Florida Statute 784.011 - Assault
Assault, also known as Simple Assault is defined by the State of Florida as an unlawful, intentional verbal threat or action to act out violence on another person, coupled with the apparent ability to perform this act, and performing an act that instills a reasonable fear in the other person that they are in danger of this violence occurring.
Differences Between Simple Assault, Aggravated Assault & Battery
Simple Assault - Simple assault is the most minor assault charge one can incur under Florida State law, a second-degree misdemeanor.
Aggravated Assault - Aggravated assault is more serious than simple assault, because it's committed involving a threat imposed with a deadly weapon or with the intent of committing a felony, a third-degree felony.
Battery - Battery, a first-degree misdemeanor, differs from an assault charge, because it goes beyond a threat and involves unwanted or unlawful physical contact. One can be charged with battery if one is accused of purposely touching or hitting a person without their consent, or if one causes intentional bodily harm to another person.
Penalties for Violating Assault Laws in Florida
If one is found guilty of committing assault, the penalties depend on the level of assault committed. A Florida court considers simple assault to be a misdemeanor and a second-degree offense that can result in up to a 60-day jail sentence and a fine of up to $500.
Aggravated assault is the most serious assault charge in the State of Florida, being a third-degree, felony charge that can result in up to 5 years in prison and up to $5,000 in fines.
Battery is considered a first-degree, misdemeanor charge in the State of Florida, and can result in up to one year in jail, and fines of up to $1,000. However, if one has been charged with battery previously, a potential third-degree felony charge can result with a potential sentence of up to 5 years of imprisonment.
When an assault is committed against certain types of victims in Florida, such as law enforcement, the elderly, and school employees, an assault charge is elevated to a first-degree misdemeanor. Battery against these same victim types is elevated to a third-degree felony.
Potential Defenses to Assault
The defenses available in assault cases are vast, depending on the circumstances, but the most common defense is often the claim of self-defense. To establish self-defense, the accused party must have reacted to a reasonably perceived threat of harm coming to them that was unprovoked and didn't stem from the accused inflicting harm on the other party. They must also exhibit that there was no possible manner of exiting the situation safely.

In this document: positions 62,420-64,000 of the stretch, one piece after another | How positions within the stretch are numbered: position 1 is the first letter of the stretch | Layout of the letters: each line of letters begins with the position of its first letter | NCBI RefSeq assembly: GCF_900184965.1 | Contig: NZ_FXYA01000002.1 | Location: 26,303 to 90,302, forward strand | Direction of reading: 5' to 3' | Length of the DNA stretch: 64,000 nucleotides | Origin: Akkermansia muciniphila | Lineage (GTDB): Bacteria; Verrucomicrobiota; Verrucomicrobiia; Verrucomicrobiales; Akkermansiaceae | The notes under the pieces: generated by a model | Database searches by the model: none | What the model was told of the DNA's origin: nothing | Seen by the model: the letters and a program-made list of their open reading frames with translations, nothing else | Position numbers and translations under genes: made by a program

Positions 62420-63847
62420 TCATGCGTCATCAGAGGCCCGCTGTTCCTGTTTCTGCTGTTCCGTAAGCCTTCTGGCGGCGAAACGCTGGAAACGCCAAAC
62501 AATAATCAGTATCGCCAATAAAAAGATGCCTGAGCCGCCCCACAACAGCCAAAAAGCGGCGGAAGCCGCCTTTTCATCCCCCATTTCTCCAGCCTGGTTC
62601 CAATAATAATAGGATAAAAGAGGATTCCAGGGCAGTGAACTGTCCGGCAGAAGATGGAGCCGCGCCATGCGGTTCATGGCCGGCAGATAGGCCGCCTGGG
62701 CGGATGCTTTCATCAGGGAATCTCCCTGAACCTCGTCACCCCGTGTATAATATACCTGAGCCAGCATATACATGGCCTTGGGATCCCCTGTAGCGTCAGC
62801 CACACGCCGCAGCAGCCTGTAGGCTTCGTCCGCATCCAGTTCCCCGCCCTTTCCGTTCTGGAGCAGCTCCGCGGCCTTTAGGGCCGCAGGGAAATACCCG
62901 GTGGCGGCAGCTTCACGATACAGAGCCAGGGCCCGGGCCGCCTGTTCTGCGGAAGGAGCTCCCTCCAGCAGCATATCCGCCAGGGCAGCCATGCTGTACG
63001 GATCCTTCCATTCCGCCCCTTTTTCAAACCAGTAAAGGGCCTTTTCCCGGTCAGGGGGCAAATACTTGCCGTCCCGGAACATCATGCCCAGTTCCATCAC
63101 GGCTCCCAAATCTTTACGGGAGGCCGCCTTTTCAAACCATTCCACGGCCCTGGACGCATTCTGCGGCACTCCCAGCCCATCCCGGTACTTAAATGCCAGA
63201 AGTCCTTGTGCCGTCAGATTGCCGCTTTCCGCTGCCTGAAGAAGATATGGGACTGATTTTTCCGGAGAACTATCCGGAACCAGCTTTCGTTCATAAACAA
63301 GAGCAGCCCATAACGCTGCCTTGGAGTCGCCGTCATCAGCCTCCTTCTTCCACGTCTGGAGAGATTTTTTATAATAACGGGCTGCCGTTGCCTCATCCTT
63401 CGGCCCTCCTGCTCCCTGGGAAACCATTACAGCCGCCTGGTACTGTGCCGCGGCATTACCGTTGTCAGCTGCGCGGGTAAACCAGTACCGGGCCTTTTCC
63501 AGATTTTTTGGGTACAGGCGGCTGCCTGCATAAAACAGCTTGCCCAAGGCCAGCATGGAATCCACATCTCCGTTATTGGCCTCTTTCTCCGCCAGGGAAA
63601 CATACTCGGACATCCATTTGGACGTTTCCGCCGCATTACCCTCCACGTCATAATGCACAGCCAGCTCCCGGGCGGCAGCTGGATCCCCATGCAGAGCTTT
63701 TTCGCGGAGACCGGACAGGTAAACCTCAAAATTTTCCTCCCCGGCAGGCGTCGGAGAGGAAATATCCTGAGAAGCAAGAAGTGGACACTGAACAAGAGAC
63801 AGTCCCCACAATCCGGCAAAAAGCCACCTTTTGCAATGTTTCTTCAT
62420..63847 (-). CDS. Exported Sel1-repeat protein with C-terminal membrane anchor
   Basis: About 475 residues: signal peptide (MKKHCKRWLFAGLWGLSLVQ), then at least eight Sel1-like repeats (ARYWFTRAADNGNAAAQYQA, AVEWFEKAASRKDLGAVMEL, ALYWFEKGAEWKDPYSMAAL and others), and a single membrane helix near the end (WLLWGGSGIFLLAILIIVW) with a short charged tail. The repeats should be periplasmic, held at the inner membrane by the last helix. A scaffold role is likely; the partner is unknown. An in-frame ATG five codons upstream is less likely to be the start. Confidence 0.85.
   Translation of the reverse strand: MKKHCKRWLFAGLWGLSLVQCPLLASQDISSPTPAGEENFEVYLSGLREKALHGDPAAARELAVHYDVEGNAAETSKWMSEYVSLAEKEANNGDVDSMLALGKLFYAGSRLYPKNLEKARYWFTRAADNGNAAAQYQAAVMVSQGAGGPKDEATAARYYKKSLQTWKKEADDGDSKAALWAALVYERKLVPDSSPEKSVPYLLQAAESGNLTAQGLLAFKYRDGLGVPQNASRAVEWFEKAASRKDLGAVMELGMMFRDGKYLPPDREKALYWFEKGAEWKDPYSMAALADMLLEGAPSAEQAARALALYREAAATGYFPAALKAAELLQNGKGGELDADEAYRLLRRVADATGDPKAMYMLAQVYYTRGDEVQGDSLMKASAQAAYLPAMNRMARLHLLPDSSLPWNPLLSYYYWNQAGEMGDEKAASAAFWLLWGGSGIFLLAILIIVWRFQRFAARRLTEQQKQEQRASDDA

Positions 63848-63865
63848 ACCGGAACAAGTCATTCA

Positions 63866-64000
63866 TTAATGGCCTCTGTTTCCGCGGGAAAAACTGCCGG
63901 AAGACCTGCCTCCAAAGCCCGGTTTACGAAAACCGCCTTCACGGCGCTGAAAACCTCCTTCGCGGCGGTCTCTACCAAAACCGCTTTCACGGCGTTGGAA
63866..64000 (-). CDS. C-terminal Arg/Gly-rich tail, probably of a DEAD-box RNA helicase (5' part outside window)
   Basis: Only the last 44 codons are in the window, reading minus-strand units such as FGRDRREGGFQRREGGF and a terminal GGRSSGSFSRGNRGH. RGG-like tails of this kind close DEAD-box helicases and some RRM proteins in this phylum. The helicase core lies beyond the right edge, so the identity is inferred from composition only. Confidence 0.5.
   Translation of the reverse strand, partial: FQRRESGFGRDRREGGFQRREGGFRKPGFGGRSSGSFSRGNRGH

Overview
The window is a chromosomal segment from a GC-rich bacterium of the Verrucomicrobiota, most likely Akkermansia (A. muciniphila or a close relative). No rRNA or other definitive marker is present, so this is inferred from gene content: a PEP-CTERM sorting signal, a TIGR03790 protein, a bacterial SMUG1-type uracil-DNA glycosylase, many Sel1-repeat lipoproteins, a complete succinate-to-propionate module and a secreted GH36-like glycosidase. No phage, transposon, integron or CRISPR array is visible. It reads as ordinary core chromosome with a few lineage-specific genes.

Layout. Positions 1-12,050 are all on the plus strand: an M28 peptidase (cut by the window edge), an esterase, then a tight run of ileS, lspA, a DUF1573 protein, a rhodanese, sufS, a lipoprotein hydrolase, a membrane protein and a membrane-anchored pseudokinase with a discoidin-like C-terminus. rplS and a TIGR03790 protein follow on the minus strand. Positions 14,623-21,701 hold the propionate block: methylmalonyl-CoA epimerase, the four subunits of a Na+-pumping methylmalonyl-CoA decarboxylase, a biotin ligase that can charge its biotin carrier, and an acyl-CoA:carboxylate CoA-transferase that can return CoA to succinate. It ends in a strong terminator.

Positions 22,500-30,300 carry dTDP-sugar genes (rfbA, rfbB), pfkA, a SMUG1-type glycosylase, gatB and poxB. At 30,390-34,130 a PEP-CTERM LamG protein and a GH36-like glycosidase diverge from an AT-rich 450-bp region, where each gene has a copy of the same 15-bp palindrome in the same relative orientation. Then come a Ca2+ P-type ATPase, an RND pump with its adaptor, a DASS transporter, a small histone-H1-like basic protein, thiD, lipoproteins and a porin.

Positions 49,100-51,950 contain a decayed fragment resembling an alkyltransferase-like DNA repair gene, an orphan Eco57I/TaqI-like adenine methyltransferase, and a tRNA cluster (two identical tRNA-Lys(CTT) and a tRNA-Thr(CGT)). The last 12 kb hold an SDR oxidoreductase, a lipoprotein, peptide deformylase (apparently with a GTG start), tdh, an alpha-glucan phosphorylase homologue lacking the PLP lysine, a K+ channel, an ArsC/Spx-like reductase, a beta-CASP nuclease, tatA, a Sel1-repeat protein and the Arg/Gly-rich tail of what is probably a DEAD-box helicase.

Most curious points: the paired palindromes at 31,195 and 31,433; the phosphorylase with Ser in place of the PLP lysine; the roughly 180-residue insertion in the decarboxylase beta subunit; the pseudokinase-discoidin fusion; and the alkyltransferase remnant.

Defense of Others
Another common defense in an assault case is the defense of others. This defense is almost identical to self-defense, with the only different factor being that the individual was protecting another person. This defense, too, involves the accused having a reasonable perceived fear that another person would be harmed.
Defending property is another viable defense to an assault charge. The accused must hold a realistic perceived fear that their personal property will be violated or illegally withheld. This defense permits an individual to employ reasonable force when defending their property, especially when this personal property involves their home.
Seeking a Criminal Defense Attorney
When charged with assault charges in Florida, many factors can alter the manner in which one is charged with assault. The smallest circumstance in your case can rest on the difference between a misdemeanor, that typically results in fines and no jail time, or being charged with a serious felony, that can include a long prison sentence and can gravely impact your life for many years to come.
A convicted felon can no longer retains the right to vote, hold public office, and own or carry firearms. In certain instances, a felony conviction can additionally result in losing certain professional license(s) held by the convicted. Additionally, those who are convicted felons, who find themselves facing criminal charges in the future may receive elevated charges on future crimes of which they have been accused, due to prior convictions.
Criminal charges will appear on criminal background checks and can impact employment opportunities and the ability to rent property, along with other opportunities. Therefore, it's vital to consult a qualified defense attorney when you are faced with an assault charge(s) in Florida.
An assault lawyer can offer their expertise that can assist you in the best possible outcome in your case when you have been arrested for assault and/or battery and you've been charged with either or both of these crimes.